Whenever I would I write opinion articles in the media or would go on TV or go on radio, the comments were, you know, full of people calling me mentally ill, calling trans people mentally ill, saying we should not support that. But it didn’t really gained the same sort of public prominence, it was largely reserved for the common sections. But this has really evolved since then,
Adam Levy: 25:30
Can you give people a sense of the kind of reactions, either from inside or from outside academia, that you’ve had to the work that you’re doing?
Florence Ashley: 25:39
I’ve had right-wing media write articles about my work, essentially calling it horrendous. I’ve, of course, like many other people, have received death threats, mostly not credible ones. But I know a lot of people who have received very credible ones, unfortunately.
I’ve had people that are in my field, who are professors, senior professors, say that they would try to end my career and prevent me from having a career.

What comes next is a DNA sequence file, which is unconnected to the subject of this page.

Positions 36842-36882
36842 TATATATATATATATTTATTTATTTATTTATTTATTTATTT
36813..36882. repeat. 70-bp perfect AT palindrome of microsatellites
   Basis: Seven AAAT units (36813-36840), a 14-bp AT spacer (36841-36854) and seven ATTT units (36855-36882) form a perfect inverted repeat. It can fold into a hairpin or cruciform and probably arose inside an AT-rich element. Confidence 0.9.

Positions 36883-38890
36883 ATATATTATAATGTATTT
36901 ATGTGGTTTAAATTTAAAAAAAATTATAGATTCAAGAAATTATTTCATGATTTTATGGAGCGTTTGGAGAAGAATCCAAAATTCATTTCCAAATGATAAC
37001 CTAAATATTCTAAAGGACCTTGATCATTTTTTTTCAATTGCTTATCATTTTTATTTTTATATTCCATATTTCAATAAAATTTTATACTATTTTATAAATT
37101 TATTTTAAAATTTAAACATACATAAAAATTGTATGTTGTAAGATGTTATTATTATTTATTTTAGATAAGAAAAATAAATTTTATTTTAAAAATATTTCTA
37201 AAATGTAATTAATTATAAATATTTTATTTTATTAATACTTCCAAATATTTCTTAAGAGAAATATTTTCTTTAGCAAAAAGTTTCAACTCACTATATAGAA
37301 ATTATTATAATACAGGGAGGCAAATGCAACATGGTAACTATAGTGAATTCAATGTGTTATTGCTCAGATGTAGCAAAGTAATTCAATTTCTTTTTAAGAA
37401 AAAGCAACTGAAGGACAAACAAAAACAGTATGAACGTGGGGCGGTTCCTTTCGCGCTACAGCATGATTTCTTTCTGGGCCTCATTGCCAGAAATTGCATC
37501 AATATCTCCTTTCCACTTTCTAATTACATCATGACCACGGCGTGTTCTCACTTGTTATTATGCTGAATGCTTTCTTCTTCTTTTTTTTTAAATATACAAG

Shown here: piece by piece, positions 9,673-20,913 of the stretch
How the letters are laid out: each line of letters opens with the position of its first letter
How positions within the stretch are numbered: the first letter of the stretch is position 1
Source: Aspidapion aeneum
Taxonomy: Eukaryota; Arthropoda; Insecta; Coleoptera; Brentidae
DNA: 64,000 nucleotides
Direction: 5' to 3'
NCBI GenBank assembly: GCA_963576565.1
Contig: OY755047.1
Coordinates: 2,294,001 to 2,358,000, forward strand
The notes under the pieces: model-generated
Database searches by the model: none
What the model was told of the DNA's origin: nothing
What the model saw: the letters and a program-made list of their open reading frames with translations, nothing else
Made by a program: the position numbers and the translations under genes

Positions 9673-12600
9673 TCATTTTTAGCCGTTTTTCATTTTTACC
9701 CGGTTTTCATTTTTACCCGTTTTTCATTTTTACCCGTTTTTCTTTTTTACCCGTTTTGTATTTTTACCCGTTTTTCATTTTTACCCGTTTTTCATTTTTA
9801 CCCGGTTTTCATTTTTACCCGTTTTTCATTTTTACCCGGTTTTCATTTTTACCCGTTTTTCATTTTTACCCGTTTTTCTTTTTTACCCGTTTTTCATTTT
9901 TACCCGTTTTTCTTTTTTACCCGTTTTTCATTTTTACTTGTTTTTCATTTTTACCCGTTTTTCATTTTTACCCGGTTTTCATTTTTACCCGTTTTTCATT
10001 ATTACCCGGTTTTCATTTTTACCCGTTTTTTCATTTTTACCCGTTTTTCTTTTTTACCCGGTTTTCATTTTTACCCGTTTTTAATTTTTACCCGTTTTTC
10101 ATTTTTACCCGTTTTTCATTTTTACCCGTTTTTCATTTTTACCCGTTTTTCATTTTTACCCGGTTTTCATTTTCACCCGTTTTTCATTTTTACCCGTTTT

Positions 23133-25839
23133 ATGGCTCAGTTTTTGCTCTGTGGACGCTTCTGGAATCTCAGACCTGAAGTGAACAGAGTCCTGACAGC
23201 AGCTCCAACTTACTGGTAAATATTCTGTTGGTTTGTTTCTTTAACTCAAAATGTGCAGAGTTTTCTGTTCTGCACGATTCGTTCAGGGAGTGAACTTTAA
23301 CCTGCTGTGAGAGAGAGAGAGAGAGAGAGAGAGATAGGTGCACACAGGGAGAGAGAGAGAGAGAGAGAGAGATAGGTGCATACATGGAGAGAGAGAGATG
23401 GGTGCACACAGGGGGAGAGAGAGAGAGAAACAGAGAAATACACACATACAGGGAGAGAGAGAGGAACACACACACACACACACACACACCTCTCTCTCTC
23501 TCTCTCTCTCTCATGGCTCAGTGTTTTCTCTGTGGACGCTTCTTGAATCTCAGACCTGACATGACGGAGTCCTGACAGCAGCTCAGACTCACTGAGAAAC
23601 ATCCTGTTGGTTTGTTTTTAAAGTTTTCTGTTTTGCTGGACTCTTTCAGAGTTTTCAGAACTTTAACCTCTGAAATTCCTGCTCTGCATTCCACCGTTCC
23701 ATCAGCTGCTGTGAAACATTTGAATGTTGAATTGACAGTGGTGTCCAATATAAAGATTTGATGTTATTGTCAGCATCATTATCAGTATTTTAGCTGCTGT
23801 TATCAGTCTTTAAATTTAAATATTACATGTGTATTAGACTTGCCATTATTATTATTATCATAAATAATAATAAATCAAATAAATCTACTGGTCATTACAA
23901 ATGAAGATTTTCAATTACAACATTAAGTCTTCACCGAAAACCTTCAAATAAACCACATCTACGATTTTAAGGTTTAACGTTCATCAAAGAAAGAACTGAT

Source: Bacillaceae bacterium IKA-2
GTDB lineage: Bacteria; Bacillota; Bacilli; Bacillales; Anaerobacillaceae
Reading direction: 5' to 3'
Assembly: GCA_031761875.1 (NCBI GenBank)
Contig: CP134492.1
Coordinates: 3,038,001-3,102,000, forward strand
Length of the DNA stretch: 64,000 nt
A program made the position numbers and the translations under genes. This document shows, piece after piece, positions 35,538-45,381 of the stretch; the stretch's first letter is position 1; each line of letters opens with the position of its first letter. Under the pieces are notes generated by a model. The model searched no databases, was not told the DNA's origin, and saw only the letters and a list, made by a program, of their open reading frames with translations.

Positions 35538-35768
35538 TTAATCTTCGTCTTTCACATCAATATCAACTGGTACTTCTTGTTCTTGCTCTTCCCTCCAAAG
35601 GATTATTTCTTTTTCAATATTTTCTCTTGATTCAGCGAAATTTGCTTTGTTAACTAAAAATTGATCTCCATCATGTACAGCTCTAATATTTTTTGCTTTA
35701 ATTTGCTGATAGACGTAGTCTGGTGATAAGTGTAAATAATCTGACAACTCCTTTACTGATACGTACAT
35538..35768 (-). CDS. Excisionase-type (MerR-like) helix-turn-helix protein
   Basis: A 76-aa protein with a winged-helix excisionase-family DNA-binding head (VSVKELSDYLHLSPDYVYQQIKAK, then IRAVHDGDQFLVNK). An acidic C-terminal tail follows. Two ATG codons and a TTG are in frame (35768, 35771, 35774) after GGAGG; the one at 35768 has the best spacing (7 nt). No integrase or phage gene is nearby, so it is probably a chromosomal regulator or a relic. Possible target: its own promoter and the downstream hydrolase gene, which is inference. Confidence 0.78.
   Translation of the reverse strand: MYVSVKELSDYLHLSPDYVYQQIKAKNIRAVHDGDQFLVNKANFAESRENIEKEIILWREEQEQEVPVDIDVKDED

I’ve had people, you know, defame me and call me a groomer for the work that I do, including by academic peers.
And then, of course, I have to deal with the things that aren’t directed at me, but are directed at people like me, and people who do the work that I do, which is seeing people call for the eradication of quote unquote, transgenderism.
Or call for even, you know, hanging and public hangings of those who offer gender-affirming care to minor or who support it. And, you know, given how much of my work is around increasing access to gender-affirming care, this is something that I feel quite targeted by,
Adam Levy: 27:02
And how does that actually affect your ability and your desire to carry out this work?